Cannabinoids, Cannabis, and Marijuana: What is the difference?

Wait, they are not the same? No, they are not, but it really is not that simple. They are somewhat “parts of each other”, which makes it easy for people to misuse the terms. Over the years our understanding have shifted from just referring to these terms in the context of street drugs, to thinking more about its use in medical and recreational settings. There has also been some confusion indicated in class discussions, which is something I will try and tackle in this post to provide a clear explanation.

What is Cannabis?

The word itself is used as an umbrella-term to describe all products that have been derived from the Cannabis Sativa plant. The products have a wide variety of uses, as they contain a range of chemical substances from the total of over 500 that make up the plant.

Take a look when compared to another cannabis plant, Cannabis Indica!

What is Marijuana?

Marijuana directly refers to cannabis products (again, from the plant) that contain high amounts of THC. THC, or tetrahydrocannabinol, is the psychoactive “ingredient” of the product itself. It usually presents as dried, shredded leaves and flowers. It is a schedule I drug in the United states.

What is a Cannabinoid?

Cannabinoids are found in cannabis (the plant), and make up a specific group of substances. These include, but are not limited to the above-mentioned THC, and the well-known CBD, or cannabidiol. Cannabinoids are hugely important and hot topic these days, both for their potential in treatment and the controversy they cause.

Medicinal uses of each:

The NIH states that the cannabis plant and marijuana have NOT received approval from the FDA at all, hence why it is still categorized as a schedule I drug. What we call “medical marijuana”, that is approved for medical use, is really just a few medications that contain individual cannabinoids. Two different kinds of medications that we all refer to when using the term “medical marijuana” are Epidiolex and Marinol/Syndros. Epidiolex is used in seizure disorders, and contains purified CBD. Marinol and Syndros are used treat symptoms of cancer, chemotherapy, and HIV/AIDS. These two medications both contain purified dronabinol, which is a form of synthetic THC. Furthermore, according to recent studies, such as this one from 2019, cannabinoids are not only capable treating the symptoms of cancer and chemotherapy, but they may even have antitumor effects. This would mean that substances derived from the cannabis plant could be used to directly treat cancer itself.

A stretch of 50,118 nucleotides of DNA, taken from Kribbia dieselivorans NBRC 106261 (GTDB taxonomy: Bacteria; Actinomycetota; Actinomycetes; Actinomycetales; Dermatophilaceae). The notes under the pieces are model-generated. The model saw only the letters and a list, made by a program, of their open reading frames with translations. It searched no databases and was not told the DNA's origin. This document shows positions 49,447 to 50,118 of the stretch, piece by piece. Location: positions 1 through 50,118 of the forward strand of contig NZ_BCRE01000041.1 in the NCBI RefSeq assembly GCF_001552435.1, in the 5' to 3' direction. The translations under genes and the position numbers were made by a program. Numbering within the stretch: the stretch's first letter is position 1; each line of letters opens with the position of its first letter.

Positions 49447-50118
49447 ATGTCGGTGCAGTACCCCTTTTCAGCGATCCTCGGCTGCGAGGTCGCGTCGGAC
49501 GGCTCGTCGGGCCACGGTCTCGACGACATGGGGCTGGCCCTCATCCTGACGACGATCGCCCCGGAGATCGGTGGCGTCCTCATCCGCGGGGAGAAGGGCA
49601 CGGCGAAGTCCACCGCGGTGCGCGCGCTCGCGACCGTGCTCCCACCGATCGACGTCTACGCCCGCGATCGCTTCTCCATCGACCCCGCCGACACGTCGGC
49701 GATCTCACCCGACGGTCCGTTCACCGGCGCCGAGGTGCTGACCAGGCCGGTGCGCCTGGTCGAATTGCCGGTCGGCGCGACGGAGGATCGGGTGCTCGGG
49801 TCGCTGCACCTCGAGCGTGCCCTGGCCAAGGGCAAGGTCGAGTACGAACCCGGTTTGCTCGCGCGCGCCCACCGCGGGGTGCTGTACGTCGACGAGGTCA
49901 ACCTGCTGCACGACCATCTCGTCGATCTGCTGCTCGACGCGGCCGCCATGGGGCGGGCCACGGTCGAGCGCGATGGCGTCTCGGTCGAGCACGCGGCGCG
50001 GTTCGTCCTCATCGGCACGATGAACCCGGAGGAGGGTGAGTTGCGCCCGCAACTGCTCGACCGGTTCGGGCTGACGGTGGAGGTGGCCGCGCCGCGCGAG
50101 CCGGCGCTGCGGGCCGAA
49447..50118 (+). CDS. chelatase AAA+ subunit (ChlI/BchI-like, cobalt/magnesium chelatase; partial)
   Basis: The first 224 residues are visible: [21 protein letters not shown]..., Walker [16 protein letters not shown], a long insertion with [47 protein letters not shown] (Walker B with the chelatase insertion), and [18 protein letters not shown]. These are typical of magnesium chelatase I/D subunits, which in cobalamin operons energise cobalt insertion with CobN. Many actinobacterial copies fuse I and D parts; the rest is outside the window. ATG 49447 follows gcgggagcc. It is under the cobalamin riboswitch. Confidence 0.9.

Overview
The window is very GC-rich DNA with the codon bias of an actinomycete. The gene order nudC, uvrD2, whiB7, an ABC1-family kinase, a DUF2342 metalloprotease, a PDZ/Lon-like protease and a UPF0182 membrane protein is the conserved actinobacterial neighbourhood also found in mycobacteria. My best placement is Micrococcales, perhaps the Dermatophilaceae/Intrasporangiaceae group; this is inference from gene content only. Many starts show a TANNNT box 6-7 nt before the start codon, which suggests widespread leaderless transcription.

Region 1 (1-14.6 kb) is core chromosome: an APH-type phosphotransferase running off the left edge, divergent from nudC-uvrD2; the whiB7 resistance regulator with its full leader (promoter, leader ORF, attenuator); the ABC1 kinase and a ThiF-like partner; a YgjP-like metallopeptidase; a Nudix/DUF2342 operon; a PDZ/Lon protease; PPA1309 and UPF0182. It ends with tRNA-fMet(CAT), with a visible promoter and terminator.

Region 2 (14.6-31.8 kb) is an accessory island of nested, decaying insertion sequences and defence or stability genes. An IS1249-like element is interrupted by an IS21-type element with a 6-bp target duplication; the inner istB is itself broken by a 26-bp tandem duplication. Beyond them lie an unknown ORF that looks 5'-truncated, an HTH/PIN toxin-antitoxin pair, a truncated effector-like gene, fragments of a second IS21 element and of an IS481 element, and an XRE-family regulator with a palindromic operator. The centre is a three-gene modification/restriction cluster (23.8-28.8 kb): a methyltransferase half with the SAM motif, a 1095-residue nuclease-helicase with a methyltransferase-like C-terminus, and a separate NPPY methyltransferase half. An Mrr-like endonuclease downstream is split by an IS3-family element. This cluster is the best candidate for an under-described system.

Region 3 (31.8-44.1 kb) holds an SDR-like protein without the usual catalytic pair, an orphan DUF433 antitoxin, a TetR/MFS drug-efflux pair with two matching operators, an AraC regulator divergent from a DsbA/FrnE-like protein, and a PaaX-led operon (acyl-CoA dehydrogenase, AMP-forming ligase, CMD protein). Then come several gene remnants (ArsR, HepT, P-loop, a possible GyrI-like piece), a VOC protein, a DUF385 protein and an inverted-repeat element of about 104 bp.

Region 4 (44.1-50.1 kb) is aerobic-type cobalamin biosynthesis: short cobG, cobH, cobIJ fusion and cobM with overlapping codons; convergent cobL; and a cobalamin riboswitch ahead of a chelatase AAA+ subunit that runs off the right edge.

Neuroscience of Cannabinoids

When we talk about chemicals in the brain, we usually pair them with certain receptors that they bind to in order to function and pass on the message they bring. Receptors associated with cannabinoids are called CB1 and CB2 receptors, both of which are found in our bodies. Endocannabinoids function to reduce the amount of cAMP, and they do this by inhibiting adenylyl cyclase, and important participant in many signaling pathways. It is important to note, that these receptors are found on the presynaptic neuron in our brains.





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